Tuesday 21 November 2017

Keith Wood: Ireland's French test will be brutal

Ireland will have to out-gun French in physical stakes to have a chance

Ireland out-half Jonathan Sexton is again likely to targeted by giant French centre Mathieu Bastareaud
Ireland out-half Jonathan Sexton is again likely to targeted by giant French centre Mathieu Bastareaud

For the most part the first few games have gone to plan.

Ireland have managed to get to this weekend very much below the radar, especially  compared to some of our neighbours, although I know one in particular who would like to swap!

Maybe this was always going to be the case as we have had a very beneficial running order of games. Canada and Romania were hard and honest games but not trying in any real way.

Italy, a team that beat us as recently as two years ago, are in a total state of chassis. They seemed to have all the verve, energy and leadership drained from them without their inspirational leader Sergio Parisse.

They are a shadow of the team that has made life difficult in the Six Nations. And yet the return of the King nearly single-handedly won the game for Italy last Sunday.

Unfortunately, I've played in and seen games like this before. Whether it was the cased that we were lulled into a false sense of security or could not balance the conflicting emotions over these two weekends, we really struggled.

Ireland were substandard in nearly all facets of play. This happens for one of two reasons - we are not good enough or our intensity is off.

All evidence suggests the latter, as we are Six Nations champions and have not got worse overnight.

We still seem to need the fear, the favourites tag sits very uncomfortably on our shoulders. If focus and intensity are off by even ten per cent, it leads to poor lines, dropped passes, soaking tackles and a general malaise that infected the whole team.

This nervousness pervaded into the crowd, helped by the distance due to the running track. The 'oomph' of the Irish fans got drained away.

There are two outcomes from last Sunday. Bad as we were, we won, and we are back in our preferred role of underdogs again.

Why, when we have twice beaten and twice drawn France in the last four games, would we be underdogs?

Well, it suits us and they have an excellent RWC pedigree. They also have a belief that irrespective of what will happen they will beat Ireland.

In their world, if by some bizarre set of circumstances Ireland win, France are still supremely confident that they will beat the All Blacks.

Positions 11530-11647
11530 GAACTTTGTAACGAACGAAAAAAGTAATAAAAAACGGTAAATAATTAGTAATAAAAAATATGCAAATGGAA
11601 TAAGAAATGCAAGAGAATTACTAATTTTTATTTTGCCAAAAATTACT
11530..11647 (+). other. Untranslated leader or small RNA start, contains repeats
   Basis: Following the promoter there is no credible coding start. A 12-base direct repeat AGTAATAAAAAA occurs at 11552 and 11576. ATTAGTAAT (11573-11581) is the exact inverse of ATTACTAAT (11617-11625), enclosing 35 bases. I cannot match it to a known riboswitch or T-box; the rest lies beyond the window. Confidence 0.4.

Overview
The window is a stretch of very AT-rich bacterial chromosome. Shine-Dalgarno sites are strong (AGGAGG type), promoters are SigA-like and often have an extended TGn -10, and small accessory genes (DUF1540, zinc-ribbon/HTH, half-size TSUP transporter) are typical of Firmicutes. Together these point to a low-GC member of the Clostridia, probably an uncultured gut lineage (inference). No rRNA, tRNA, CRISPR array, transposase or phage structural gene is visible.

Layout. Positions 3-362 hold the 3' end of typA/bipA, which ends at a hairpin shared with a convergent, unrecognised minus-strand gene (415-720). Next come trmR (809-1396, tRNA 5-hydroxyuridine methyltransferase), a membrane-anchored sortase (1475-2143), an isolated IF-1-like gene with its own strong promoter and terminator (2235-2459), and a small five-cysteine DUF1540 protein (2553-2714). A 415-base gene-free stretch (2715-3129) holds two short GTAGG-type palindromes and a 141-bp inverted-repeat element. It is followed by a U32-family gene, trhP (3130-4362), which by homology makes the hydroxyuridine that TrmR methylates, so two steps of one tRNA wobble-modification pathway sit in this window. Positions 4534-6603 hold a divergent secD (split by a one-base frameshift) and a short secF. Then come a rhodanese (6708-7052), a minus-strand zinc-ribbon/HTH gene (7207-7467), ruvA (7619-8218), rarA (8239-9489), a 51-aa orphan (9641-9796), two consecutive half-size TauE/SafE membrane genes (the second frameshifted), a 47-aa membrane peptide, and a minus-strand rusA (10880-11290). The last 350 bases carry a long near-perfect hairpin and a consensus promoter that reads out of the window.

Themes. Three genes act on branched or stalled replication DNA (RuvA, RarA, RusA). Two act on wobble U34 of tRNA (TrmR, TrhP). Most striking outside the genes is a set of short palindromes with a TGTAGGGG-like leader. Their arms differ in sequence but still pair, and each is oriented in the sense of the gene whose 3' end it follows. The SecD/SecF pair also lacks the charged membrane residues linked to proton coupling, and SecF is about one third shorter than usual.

But we can't even begin to countenance a loss. We are in the quarter-final already but we want - even need - to be in the easier side of the draw. This team has dreams of great things, not just equalling our under-performance of the past.

Is it possible for us to beat the All Blacks? It is, but it's unlikely. And we if we do, we get another southern hemisphere giant in South Africa.


Despite that amazing loss to Japan, South Africa are back on a roll and they know the deal in World Cups.

No, we want to play Argentina. Not easy, but even though they are harsh, quick and frightening, the Pumas are still our preferred opponents.

So now that we have figured out who we would like to play in the quarters, how do we get there?

We know France are building the most physical side they have ever had at a World Cup.

We know that they are going to bring a frightening intensity to the game, with heavy hitting from forwards and backs.

We know that Bastareaud will fly down Jonny Sexton's channel.

So what are we going to do? We have to set the tone. We set the physical standard and it has to out-do France and put them on the back foot.

If that happens, all that belief of theirs will start to ebb away. And when it does, it's time to unleash a couple of those secret plays Joe has been squirrelling away.

And after all that, we may - just may - win by a couple of points. This was never going to be easy.

Oh and one more thing - Jonny, tackle low!

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